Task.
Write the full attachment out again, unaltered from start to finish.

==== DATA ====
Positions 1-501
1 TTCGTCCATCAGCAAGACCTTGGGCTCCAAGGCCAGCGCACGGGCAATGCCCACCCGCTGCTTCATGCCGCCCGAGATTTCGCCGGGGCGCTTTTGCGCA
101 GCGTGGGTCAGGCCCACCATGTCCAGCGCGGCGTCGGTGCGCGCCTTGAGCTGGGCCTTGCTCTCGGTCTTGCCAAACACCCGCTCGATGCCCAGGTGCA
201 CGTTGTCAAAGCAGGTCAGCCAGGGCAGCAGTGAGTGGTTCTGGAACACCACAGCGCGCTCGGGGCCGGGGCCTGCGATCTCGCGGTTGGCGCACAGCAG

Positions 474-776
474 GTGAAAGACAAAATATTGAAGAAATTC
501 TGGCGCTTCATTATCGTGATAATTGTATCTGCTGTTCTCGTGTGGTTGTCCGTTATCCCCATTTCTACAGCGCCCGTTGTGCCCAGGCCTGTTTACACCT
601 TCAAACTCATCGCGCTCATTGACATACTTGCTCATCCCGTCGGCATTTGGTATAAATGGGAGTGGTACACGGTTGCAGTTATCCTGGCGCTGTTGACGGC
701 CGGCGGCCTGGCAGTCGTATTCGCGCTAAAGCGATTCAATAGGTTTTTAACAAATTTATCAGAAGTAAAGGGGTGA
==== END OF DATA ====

Positions 1-501
1 TTCGTCCATCAGCAAGACCTTGGGCTCCAAGGCCAGCGCACGGGCAATGCCCACCCGCTGCTTCATGCCGCCCGAGATTTCGCCGGGGCGCTTTTGCGCA
101 GCGTGGGTCAGGCCCACCATGTCCAGCGCGGCGTCGGTGCGCGCCTTGAGCTGGGCCTTGCTCTCGGTCTTGCCAAACACCCGCTCGATGCCCAGGTGCA
201 CGTTGTCAAAGCAGGTCAGCCAGGGCAGCAGTGAGTGGTTCTGGAACACCACAGCGCGCTCGGGGCCGGGGCCTGCGATCTCGCGGTTGGCGCACAGCAG

Positions 474-776
474 GTGAAAGACAAAATATTGAAGAAATTC
501 TGGCGCTTCATTATCGTGATAATTGTATCTGCTGTTCTCGTGTGGTTGTCCGTTATCCCCATTTCTACAGCGCCCGTTGTGCCCAGGCCTGTTTACACCT
601 TCAAACTCATCGCGCTCATTGACATACTTGCTCATCCCGTCGGCATTTGGTATAAATGGGAGTGGTACACGGTTGCAGTTATCCTGGCGCTGTTGACGGC
701 CGGCGGCCTGGCAGTCGTATTCGCGCTAAAGCGATTCAATAGGTTTTTAACAAATTTATCAGAAGTAAAGGGGTGA